Downtown mixed-use project to reapply for 2nd floor “hotel/motel” use despite zoning issues

by beth on September 21, 2018

Post image for Downtown mixed-use project to reapply for 2nd floor “hotel/motel” use despite zoning issues

Above: Some residents are excited about a potential mixed-use project on the long vacant downtown lot. But the zoning requirements are complicating approvals. (photo left by Susan Fitzgerald right by Cassie Melo)

A developer is seeking permission for a downtown building with ground floor businesses and upstairs residences. His plan dismisses Town Counsel advice that zoning doesn’t allow it.

Despite some urging to bring revised zoning to Town Meeting, developer Peter Bemis will continue to pursue approval through the Zoning Board of Appeals. He said he may be willing to also pursue a TM Article if the board approves his application.

At this week’s hearing, Bemis tried to convince the ZBA to approve his original application with conditions. After 90 minutes of discussion and public comment, multiple members were still unconvinced. Advised that a rewritten application would be “cleaner”, Bemis agreed to withdraw his application without prejudice.

He hopes to get an approval on a revised application at ZBA’s next meeting. That application will ask for hotel/motel as a use to cover four residential units.

Almost every public commenter this week, along with 10 letters from residents, showed support for the project. Even an abutter who expressed worry in August told the board that she and other neighbors preferred allowing apartment use to hotel. And the owner of a nearby restaurant who expressed concern in August didn’t speak this week.

Some commenters worried that Bemis would make good on a threat to sell the parcel if his application is denied. They spoke about the danger of a less desirable single use project vs a good multi-use project by a resident.

Even the few negative commenters opposed to a yes vote said they liked the project or thought it “may be” good for the town. But they cautioned the ZBA about overstepping its authority to zone a project for disallowed uses.

The developer plans to skirt around prohibited apartments by asking for hotels/motels as an allowed use. He told the board that he didn’t believe Town Counsel’s written argument against it.

This week, Town Counsel submitted a written response contradicting the opinion the Building Commissioner gave in August. 

Last month, Commissioner Mark Robidoux told the board that they did have the authority to rule on the project. He argued that absent the definition of a term in the zoning law, one looks to the state building code for definitions. Under the building code, hotels are defined as including two types – transient and non-transient. Therefore, Robidoux reasoned that the 2nd floor units were allowed as non-transient hotels. (Though, he said he didn’t know why Bemis referred to them as apartments in his application.)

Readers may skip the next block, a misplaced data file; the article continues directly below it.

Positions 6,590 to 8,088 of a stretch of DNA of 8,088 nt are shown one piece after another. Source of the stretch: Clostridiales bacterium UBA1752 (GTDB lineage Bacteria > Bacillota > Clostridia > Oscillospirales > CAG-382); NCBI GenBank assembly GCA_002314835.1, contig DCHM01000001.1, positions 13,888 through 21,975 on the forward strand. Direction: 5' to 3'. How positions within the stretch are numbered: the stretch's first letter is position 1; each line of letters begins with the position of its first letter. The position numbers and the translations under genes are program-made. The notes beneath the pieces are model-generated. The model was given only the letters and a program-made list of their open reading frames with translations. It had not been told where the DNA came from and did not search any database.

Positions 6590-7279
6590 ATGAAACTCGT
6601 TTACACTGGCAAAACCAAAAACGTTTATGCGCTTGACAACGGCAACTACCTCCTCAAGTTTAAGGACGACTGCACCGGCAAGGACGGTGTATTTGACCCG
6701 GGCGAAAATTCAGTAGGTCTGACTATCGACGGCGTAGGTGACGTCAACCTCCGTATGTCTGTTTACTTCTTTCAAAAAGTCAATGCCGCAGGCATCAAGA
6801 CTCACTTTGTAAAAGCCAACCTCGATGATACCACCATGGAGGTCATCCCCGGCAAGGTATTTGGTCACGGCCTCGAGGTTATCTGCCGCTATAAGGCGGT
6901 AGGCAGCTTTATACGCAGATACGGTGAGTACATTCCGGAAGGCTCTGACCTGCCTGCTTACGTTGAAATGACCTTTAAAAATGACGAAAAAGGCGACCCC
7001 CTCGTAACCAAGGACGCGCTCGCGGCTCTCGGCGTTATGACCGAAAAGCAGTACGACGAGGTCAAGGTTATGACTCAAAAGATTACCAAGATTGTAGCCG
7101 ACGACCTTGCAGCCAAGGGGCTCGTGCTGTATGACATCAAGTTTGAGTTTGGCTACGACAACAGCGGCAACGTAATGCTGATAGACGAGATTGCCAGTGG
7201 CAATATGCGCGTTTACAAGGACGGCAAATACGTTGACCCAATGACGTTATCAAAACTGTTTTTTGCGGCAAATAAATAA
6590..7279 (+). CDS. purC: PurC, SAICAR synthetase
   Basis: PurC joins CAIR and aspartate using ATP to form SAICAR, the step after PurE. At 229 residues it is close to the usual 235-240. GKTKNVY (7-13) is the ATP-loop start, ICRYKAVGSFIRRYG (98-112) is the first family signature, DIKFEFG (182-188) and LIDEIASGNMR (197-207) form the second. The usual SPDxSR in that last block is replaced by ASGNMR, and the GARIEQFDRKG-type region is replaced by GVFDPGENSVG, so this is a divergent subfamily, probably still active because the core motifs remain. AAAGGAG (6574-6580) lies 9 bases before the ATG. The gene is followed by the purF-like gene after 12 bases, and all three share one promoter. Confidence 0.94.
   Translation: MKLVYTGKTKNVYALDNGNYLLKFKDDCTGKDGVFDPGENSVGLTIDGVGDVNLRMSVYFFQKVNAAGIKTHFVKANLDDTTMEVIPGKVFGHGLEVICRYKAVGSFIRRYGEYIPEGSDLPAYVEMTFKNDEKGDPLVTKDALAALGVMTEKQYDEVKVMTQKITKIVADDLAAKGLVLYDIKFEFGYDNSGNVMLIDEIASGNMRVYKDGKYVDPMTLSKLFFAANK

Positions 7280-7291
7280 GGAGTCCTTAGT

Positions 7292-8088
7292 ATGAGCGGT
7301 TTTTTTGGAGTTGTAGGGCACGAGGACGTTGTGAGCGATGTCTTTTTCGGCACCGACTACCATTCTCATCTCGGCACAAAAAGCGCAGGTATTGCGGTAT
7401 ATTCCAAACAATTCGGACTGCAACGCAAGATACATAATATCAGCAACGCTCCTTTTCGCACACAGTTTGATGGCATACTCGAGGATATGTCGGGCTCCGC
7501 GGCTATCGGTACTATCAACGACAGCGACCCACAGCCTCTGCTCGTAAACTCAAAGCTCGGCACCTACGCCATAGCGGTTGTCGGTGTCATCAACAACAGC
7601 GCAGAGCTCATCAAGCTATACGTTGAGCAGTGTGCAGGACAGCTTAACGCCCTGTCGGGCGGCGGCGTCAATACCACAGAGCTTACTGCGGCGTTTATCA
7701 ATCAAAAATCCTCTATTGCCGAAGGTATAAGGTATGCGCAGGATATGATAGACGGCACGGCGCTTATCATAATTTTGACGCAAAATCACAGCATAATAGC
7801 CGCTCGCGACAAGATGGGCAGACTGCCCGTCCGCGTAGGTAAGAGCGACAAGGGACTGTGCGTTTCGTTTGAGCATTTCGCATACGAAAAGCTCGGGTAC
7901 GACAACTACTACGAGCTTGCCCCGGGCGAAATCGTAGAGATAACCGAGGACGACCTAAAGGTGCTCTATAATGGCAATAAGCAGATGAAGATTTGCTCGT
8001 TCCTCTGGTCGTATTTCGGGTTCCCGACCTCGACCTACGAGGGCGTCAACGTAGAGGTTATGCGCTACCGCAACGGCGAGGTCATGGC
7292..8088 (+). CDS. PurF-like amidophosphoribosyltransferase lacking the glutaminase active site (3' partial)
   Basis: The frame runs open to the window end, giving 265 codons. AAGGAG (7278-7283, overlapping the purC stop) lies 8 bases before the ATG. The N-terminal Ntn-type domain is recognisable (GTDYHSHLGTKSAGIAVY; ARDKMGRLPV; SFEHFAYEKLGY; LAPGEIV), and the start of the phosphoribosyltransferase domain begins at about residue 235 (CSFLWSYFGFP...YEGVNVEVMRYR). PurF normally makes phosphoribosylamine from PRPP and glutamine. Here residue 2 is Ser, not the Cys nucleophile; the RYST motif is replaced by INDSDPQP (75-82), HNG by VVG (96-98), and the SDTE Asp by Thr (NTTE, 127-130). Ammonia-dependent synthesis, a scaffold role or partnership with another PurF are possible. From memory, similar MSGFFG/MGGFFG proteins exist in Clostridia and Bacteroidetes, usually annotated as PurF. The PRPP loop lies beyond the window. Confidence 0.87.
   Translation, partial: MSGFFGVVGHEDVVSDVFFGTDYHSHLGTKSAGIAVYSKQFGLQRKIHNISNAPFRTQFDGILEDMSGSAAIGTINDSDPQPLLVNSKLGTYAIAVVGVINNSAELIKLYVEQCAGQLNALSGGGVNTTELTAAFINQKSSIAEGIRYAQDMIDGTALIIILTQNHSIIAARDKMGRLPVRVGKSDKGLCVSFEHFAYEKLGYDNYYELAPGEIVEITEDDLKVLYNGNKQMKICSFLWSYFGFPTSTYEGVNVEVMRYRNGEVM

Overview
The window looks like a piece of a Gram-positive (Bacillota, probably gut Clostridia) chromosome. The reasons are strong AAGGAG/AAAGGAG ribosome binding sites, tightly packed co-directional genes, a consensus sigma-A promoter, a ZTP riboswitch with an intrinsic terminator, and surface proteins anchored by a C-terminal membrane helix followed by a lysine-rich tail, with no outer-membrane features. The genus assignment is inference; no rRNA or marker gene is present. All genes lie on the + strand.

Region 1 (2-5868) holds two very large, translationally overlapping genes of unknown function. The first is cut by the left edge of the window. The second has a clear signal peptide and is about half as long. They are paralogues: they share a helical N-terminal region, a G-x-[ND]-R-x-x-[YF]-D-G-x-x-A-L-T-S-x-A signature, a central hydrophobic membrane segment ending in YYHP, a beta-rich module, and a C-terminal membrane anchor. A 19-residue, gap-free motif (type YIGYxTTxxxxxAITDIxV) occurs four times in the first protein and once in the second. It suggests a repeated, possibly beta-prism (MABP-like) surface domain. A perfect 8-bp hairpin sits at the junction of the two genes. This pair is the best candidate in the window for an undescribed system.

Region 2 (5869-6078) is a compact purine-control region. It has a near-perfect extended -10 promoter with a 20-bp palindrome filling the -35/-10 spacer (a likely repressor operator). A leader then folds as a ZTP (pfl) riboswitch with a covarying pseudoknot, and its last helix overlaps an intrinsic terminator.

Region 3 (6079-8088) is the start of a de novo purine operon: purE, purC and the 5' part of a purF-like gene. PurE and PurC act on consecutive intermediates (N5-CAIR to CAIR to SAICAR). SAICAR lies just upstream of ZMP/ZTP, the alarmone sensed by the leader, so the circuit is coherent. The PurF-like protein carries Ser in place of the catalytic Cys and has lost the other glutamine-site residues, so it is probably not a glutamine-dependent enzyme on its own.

The ZBA asked to hear from Town Counsel on the issue. According to Chair Craig Nicholson, Counsel Aldo Cipriano wrote that when terms are undefined, it is instead proper to refer to Black’s Law Dictionary or generally accepted dictionaries.

Cipriano reminded that only listed uses are allowed in the the business village zone. That rules out apartments. From Bemis’ comments, it sounds like Counsel advised that it also rules out “non-transient hotels”.*

Bemis was upset to have received the decision only an hour or so before the meeting. He said it seemed counsel didn’t want hotels to be used, so he came up with words to defend the position. He called it nonsensical that non-transient hotels are disallowed because they aren’t defined in zoning.

The disagreement may hinge on the definition of hotel listed in Black’s Law Dictionary. It specifies that hotel is for travelers and transient guests and doesn’t cover lodging for permanent borders. (The definition for motel is a motor hotel – roadside, overnight acommodations with few amenities). It seems that Cipriano indicated that hotel must therefore be transient unless the Town’s zoning code spells out otherwise.

Throughout the hearing, Bemis acknowledged the zoning doesn’t allow apartments. But he made it clear that he intends to build apartments and just label them hotels. (Several times, he pointedly referred to not using “the A word” for the residential units.) In defense, he pointed to Southborough Motor Lodge. He argued that people live there rather than staying overnight.

Some residents and members wondered if the ZBA could approve the hotel use and leave it up to the Planning Board to determine if the site plan was legitimate under the use.